Elizabeth Bassett, Contributor

Courtesy photo

There’s nothing like a walk in nature to restore the soul. Take walk in our beautiful state!

Alburg Dunes State Park.
Want to wiggle your toes in a natural sand beach on the shores of Lake Champlain? Get thee to Alburg Dunes State Park, a small beach on the southern edge of the Alburg peninsula where wind and water-driven sand have accumulated. This half-mile long sandy beach is at the northern edge of a long stretch of Lake with predominantly south winds that have delivered sand to the beach. See Vermont State Parks.

Battell and Means Woods
If the Sheldon Museum or the Middlebury Art Museum draws you to Middlebury, take a walk while you are in town. Both of these are short trails accessible from a parking lot off of Seminary Street Extension, east of town. For a longer walk consider walking a segment or two of the 16-mile trail around Middlebury (TAM). More information at MALT, Middlebury Area Land Trust.

Colchester Bog, Causeway and Pond
Rich resources these in our neighbor to the north, Colchester. The bog is adjacent to Airport Park and the Causeway originates at Airport Park and follows the former rail bed that leads across the lake toward the Champlain Islands. Colchester Pond Natural Area is in the north east of Colchester and is contiguous to the Indian Brook Reservoir Park in Essex. Managed by the Winooski Valley Park District, wvpd.org, a 2.5-mile trail encircles the pond on this 694-acre preserve.

Dead Creek Wildlife Management Area
Spanning the three towns of Bridport, Addison and Panton, this 2,858-acre preserve hosts over 200 species of birds and waterfowl over the course of a year. There is a modest amount of walking but fantastic viewing, particularly in the spring and fall. Hunting, fishing and trapping are allowed on various parts of the preserve and the water level is actively managed, so the two one-mile walking trails are not always available. The fall migration of Canada and snow geese is particularly impressive. See Vermont Fish and Wildlife.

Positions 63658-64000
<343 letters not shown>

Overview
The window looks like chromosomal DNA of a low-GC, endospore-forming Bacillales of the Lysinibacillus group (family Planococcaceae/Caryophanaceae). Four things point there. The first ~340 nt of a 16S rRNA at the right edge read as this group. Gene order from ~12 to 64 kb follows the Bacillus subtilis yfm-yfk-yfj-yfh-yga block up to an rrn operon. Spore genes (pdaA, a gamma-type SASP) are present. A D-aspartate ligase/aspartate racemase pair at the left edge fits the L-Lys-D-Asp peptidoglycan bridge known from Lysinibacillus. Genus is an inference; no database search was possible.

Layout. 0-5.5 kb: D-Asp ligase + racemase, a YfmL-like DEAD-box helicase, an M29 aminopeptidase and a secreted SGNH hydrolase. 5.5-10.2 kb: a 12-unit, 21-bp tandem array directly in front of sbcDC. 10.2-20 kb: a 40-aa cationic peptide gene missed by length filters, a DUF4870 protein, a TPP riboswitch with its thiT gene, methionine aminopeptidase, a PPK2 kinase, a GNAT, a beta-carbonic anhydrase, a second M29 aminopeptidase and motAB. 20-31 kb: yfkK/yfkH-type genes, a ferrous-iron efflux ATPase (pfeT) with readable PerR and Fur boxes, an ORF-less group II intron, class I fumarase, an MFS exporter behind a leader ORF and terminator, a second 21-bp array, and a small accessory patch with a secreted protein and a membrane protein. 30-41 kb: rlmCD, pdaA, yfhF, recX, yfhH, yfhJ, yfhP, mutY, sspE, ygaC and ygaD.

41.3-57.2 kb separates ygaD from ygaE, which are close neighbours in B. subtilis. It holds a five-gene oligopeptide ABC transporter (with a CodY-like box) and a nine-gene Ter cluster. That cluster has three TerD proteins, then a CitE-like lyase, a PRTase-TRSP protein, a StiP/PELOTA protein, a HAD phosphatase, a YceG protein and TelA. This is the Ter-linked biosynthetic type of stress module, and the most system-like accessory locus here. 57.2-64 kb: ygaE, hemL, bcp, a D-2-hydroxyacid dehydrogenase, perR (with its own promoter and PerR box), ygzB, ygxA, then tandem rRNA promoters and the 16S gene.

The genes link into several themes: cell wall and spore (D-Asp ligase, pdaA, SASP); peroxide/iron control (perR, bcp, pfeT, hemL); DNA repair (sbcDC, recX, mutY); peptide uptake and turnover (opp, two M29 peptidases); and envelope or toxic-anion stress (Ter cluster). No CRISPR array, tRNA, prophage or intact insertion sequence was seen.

Eagle Mountain
One of the highest points along Lake Champlain, at more than 500 feet, Eagle Mountain towers above the shore in Milton. Conserved by the Lake Champlain Land Trust, this 226-acre preserve has a network of trails that total about two miles, most of them in 10 to 25 minute loops. Round trip walk from the parking area to Hoyt Lookout is about one mile, with a 150-foot elevation gain. Please tread thoughtfully as this preserve protects forests of statewide significance as well as rare plants and animals.

Robert Frost Interpretive Trail
Worth the voyage to Ripton, this one-mile gem combines the poetry of Frost, which appears along the trail, with the landscape that inspired it. A shorter segment of the trail is an accessible boardwalk. Frost spent 23 summers in a small cabin not far from here. Part of the 335,000-acre Green Mountain National Forest, the trail crosses a wetland, threads through the woods and passes through open fields dotted with ripening blueberries and huckleberries. The trailhead is on Route 125, 5.8 miles east of Route 7.

Green Mountain Audubon Nature Center
Nestled in the valley of the Huntington River in Huntington, the Audubon Center welcomes visitors on five miles of trails on their 255 acres of northern hardwood forest and hemlock swamp. The Sensory Trail, at 2/3 of a mile, allows those with visual impairments to touch, smell, taste and hear the sounds of field and woodland. More than 100 species of birds overwinter or breed, as do amphibians, and beavers live on this conserved property year round. Open for walking from dawn to dusk. vt.audubon.org. Donations are appreciated.

History Hike via Hedgehog Hill Trail
Besides being alliterative, the History Hike in Little River State Park is one of my favorites in any season. A beautiful 3.8-mile walk loops through woodlands that have grown up since the Flood of 1927 destroyed the hill farms that used to populate these narrow valleys. Subsequently the Waterbury Dam was built on the Little River, and in 1962 the state park was created. Pick up a map and historical guide to the trail at the park entrance. Along the trail you can find remains of these farmsteads: dooryard lilacs and day lilies, butternut trees, wells and two cemeteries.

Another time we’ll progress to the letter “I,” and I’ll have to decide whether to shine a spotlight on Indian Brook Reservoir, Mount Independence or the Island Line. In the meantime, happy trails.